How to look after your teeth after you turn 40
Turning 40 is a milestone that many people consider to be the start of middle-age. As well as being a time for transition and reflection, it’s also time to think about your dental health. That’s because if you’d like to reach old age with all your teeth still intact, then it pays dividends to start thinking about your teeth now. So, in this post, we’ll get you off to a good start by going over the main oral health problems suffered by people over the age of 40.
Gum disease, also known as periodontal disease, can occur at any age, but it’s more likely to occur as you get older. In fact, after you turn 35, you’re more likely to lose a tooth to gum disease than to tooth decay.
The good news is that gum disease is preventable. The main thing you can do to prevent it is to brush your teeth and gums for two minutes, twice a day. Make sure to pay special attention to your gums, brushing them thoroughly. Flossing once a day can also help prevent gum disease.
Note that if have bright red gums or if your gums bleed regularly, then you may already have gum disease. Make sure to see a dental if this is the case.
Oral cancer, which includes cancers of the mouth, tongue and throat, is more frequent in people over the age of 40.
Oral cancer is usually first spotted by a dentist at a routine dental check-up, so make sure you keep going to the dentist regularly. Also, do watch your alcohol and tobacco use, as they both increase your risk of getting oral cancer.
Breakdown of dental fillings
Did you know that fillings don’t last forever? It’s true: over time, they break down and no longer work as well as they should. In fact, fillings are only expected to last around 10 years, although some can last longer. Your dentist will look up for worn out filings during your regular check-ups.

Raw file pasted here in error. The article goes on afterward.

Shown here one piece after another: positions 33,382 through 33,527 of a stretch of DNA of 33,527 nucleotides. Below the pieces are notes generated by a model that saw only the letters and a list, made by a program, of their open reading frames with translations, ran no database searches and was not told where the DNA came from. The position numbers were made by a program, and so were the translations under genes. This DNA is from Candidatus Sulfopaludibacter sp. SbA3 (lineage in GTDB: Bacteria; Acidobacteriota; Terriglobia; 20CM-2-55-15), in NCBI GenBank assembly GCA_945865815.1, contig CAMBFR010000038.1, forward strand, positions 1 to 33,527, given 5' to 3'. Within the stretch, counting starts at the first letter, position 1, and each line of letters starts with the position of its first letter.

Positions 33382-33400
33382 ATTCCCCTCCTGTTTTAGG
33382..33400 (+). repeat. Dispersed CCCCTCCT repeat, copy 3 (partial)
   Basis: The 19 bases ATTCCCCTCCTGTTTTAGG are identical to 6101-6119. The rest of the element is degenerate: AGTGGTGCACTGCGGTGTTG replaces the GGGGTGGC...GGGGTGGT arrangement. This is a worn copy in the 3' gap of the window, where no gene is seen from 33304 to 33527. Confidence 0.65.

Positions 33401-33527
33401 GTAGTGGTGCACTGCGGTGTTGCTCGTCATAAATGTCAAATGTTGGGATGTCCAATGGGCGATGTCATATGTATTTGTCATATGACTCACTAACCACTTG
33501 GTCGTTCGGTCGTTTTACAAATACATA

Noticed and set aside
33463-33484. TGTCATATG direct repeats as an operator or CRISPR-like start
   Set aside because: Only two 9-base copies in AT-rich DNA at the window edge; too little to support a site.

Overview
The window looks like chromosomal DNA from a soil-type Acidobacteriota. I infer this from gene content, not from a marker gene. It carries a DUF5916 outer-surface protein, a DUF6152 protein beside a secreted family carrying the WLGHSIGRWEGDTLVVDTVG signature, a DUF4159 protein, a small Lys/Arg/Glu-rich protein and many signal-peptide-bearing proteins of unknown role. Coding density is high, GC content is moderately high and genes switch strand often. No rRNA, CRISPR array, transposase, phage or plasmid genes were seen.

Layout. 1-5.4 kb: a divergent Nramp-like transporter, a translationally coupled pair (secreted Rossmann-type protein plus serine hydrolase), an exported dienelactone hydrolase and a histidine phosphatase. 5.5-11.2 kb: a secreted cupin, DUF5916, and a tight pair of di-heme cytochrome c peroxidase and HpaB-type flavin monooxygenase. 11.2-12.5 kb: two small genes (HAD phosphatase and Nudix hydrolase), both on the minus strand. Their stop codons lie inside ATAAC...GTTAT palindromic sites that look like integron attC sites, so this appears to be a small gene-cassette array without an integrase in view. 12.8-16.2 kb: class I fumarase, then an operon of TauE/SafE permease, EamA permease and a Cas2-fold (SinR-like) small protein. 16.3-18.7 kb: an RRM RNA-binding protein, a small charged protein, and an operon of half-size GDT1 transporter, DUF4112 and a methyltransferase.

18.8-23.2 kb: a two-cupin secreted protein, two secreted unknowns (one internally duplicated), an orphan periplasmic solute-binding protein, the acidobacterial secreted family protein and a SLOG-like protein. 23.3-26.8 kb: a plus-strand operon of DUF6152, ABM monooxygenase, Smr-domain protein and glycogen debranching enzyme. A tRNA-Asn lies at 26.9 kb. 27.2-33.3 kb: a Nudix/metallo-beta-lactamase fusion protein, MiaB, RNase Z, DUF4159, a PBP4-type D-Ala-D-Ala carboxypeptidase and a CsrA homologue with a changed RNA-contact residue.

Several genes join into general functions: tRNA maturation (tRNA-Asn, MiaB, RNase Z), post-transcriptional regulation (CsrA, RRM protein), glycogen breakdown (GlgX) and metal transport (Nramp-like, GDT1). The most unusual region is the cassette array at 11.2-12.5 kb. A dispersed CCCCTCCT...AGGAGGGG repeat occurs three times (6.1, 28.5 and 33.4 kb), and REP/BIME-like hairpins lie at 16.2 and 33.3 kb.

Changes in female hormone levels during menopause can lead to several unwanted oral symptoms, including gum inflammation, mouth pain, dry mouth and increased susceptibility to plaque. That’s why brushing and flossing are more important than ever during menopause to prevent tooth decay and fight gum disease.
As we get older, our mouths produce less saliva. This is bad for our teeth because it increases our risk of dental decay. If you suffer from dry mouth, then one solution is to keep your mouth moist by drinking plenty of water throughout the day. Seeing a doctor can also help to rule out underlying causes.
Aging means that our tooth enamel gradually wears away. One sign that your enamel is wearing away is tooth sensitivity. Your teeth might feel more painful when you brush them for example, or when you eat hot and cold foods. Sensitive teeth aren’t only a sign of aging, however. It can happen for several reasons, such as tooth decay, worn out fillings, and gum disease. Tell your dentist if you’re suffering from sensitive teeth because you will want to rule out the possible causes.
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